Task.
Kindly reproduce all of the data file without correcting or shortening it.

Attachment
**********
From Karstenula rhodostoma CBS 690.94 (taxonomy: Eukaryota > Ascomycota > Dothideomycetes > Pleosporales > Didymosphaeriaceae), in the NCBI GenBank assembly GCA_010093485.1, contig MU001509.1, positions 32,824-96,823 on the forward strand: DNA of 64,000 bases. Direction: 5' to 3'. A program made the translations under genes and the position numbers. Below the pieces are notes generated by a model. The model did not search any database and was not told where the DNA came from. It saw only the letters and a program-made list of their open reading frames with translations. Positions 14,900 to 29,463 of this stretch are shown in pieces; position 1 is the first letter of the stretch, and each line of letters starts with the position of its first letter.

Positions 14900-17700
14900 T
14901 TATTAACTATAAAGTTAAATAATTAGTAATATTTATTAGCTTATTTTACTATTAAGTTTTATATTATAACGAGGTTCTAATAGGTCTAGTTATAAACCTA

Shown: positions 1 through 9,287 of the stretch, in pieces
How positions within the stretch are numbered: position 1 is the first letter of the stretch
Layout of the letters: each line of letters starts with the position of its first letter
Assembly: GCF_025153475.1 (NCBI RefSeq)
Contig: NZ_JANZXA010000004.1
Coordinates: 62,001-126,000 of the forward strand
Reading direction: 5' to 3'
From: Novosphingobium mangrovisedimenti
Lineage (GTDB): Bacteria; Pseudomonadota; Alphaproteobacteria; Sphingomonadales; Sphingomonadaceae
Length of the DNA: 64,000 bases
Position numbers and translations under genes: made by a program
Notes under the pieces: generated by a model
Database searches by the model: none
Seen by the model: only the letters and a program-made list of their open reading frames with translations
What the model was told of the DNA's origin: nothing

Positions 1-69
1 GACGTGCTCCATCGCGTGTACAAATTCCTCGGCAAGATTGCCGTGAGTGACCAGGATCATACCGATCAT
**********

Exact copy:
From Karstenula rhodostoma CBS 690.94 (taxonomy: Eukaryota > Ascomycota > Dothideomycetes > Pleosporales > Didymosphaeriaceae), in the NCBI GenBank assembly GCA_010093485.1, contig MU001509.1, positions 32,824-96,823 on the forward strand: DNA of 64,000 bases. Direction: 5' to 3'. A program made the translations under genes and the position numbers. Below the pieces are notes generated by a model. The model did not search any database and was not told where the DNA came from. It saw only the letters and a program-made list of their open reading frames with translations. Positions 14,900 to 29,463 of this stretch are shown in pieces; position 1 is the first letter of the stretch, and each line of letters starts with the position of its first letter.

Positions 14900-17700
14900 T
14901 TATTAACTATAAAGTTAAATAATTAGTAATATTTATTAGCTTATTTTACTATTAAGTTTTATATTATAACGAGGTTCTAATAGGTCTAGTTATAAACCTA

Shown: positions 1 through 9,287 of the stretch, in pieces
How positions within the stretch are numbered: position 1 is the first letter of the stretch
Layout of the letters: each line of letters starts with the position of its first letter
Assembly: GCF_025153475.1 (NCBI RefSeq)
Contig: NZ_JANZXA010000004.1
Coordinates: 62,001-126,000 of the forward strand
Reading direction: 5' to 3'
From: Novosphingobium mangrovisedimenti
Lineage (GTDB): Bacteria; Pseudomonadota; Alphaproteobacteria; Sphingomonadales; Sphingomonadaceae
Length of the DNA: 64,000 bases
Position numbers and translations under genes: made by a program
Notes under the pieces: generated by a model
Database searches by the model: none
Seen by the model: only the letters and a program-made list of their open reading frames with translations
What the model was told of the DNA's origin: nothing

Positions 1-69
1 GACGTGCTCCATCGCGTGTACAAATTCCTCGGCAAGATTGCCGTGAGTGACCAGGATCATACCGATCAT